Last year, we went to a tequila tasting event at Rudy's, a Mexican restaurant and cantina in Monrovia, California. It's held once a year and is an invitation only event where different tequila companies come and let you taste their wares.
There were three tasting tables featuring four different brands - Hornitos, Tres Generaciones, Chincao, and Asombroso. Each brand had three varieties - silver (or platino), reposado, and anejo.
Each distillery was serving only 100% agave tequila. The blue agave plant is similar to a yucca and has a core that looks like a pineapple. These cores, or "pinas," are roasted then crushed to get the juice. The juice is fermented into mezcal which is distilled into tequila.
Some lower brands and generics can mix other spirits in the tequila - these are called mixtos. Under Mexican law, only tequilas that use 100% agave (or 100% puro de agave) can be labeled as such and only distilleries licensed under Mexican authorities can be make agave liquor that can be called "tequila." These are laws that the Mexican goverment takes very seriously. An agave distiller in Temecula, California...who makes a very good product by the way...cannot call his product "tequila," he cannot even call it "temequila" as he tried to do.
There are three main varieties of 100% pure agave tequila. Silver is not required to be aged at all. Reposado must be aged a minimum of six months by law and Anejo must be aged at least a year by law. Oak barrels are preferred for aging. Some tequilas also use old whiskey barrels and the very good Asombroso La Rosa uses old French Bourdeaux barrels (more on that later).
Aging has a big effect on taste but older is not always better. There are seriously good silvers such as Partida and Asombroso. Anejos are very good but can have a strong whiskey flavor to them. Our favorite of all tequilas is the Asombroso La Rosa, which is a reposado. It is silky smooth, has a strong agave flavor (one of my favorite flavors), and has a pink color due to its being aged in old French wine barrels.
To prepare for this event, we decide how to get there. We are not going to be drinking 12 varieties of tequila and driving. We walk to the event, which is a two mile trek and helps us get some exercise to offset the drinking. Going home, we end up walking half-way and taking the bus the rest of the way...which you see at the end of Part 3 in the videos above.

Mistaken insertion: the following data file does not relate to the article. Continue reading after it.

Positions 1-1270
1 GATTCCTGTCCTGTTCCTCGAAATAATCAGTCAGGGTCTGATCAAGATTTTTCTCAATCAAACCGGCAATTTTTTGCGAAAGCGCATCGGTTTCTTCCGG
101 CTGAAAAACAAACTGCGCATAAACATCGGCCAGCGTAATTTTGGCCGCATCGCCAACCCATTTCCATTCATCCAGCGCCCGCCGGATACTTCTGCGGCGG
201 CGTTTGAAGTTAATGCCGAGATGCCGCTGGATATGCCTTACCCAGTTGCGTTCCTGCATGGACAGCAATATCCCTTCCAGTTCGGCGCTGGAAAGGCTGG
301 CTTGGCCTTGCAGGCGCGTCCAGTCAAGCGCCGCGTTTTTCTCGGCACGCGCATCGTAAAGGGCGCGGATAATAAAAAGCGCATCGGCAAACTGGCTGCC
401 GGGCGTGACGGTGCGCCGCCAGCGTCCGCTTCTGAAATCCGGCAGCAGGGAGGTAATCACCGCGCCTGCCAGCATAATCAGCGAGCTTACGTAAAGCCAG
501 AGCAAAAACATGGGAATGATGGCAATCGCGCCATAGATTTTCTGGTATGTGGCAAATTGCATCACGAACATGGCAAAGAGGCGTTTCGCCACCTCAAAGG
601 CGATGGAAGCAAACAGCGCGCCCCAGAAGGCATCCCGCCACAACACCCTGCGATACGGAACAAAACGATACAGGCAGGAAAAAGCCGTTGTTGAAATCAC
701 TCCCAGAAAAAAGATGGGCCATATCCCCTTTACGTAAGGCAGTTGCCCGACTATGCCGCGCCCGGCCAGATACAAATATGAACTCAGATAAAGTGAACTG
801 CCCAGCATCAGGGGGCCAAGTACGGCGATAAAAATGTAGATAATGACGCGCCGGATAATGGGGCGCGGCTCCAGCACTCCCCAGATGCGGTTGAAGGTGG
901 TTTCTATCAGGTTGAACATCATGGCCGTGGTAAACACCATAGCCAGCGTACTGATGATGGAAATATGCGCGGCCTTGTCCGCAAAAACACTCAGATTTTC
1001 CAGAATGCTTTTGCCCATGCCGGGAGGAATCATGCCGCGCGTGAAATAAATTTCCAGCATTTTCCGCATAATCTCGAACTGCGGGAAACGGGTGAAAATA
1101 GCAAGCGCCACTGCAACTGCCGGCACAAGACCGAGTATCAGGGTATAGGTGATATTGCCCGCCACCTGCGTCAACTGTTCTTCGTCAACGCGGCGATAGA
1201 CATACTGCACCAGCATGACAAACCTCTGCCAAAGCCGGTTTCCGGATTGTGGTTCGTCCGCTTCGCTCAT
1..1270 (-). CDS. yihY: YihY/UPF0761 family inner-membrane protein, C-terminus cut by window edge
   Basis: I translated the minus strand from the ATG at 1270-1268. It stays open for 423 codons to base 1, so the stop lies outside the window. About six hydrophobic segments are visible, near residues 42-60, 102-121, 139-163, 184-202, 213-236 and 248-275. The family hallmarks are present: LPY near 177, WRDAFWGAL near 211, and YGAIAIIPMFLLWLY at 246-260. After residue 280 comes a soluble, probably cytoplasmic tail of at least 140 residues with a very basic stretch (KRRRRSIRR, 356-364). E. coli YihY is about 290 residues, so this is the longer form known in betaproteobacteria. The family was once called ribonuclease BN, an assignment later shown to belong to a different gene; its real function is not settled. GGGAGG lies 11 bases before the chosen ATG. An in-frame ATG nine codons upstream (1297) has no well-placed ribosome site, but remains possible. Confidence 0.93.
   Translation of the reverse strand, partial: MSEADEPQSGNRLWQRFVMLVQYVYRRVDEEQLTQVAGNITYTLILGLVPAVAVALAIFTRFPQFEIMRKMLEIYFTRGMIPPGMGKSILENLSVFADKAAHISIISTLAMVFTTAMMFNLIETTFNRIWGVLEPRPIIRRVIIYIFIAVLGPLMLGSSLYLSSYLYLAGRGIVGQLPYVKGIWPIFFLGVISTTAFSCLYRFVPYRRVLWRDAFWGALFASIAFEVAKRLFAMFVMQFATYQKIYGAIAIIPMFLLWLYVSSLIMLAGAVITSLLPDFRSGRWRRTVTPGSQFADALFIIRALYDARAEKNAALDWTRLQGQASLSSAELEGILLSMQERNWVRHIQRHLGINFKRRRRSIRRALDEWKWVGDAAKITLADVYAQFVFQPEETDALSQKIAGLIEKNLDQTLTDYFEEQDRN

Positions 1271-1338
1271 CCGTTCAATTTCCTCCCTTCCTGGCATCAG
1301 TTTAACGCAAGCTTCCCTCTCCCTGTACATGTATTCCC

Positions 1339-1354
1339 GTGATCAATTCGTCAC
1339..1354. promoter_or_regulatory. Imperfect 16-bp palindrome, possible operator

To answer your questions...yes, it is all you can drink. Be good though or you won't be invited back next year. A large buffet is served with rib eye steaks, pork medallions, crab & shrimp enchiladas, and ceviche along with all the chips and salsa you can eat. Soft drinks and water are also available.
Here are our conclusions...
Best of Show - Asombroso La Rosa, described above. Even better than the Asombroso Anejo, which at $250 for a 750ML bottle is around five times the price.
Best Anejo - The Chinaco Anejo which is aged in old whiskey barrels for a minimum of 5 years. Like drinking a good whiskey, it is smooth but with a bit of a bite. The taste is unbelievable.
Best Silver - Asombroso. Smooth and with a hint of buttercream (?) frosting flavor along with the agave.
Best Bargain - The Hornitos Reposado...with its florally, perfumy taste...and the Hornitos Anejo...which is aged in old Jack Daniels barrels. Both are about half the price of premium tequilas like Patron or Cabo Wabo but more than hold their own against that competition.
Also in the room, but not open for tasting, was the Asombroso super anejo, aged 11 years and going for $1,100 per bottle. You can see it in the videos above.
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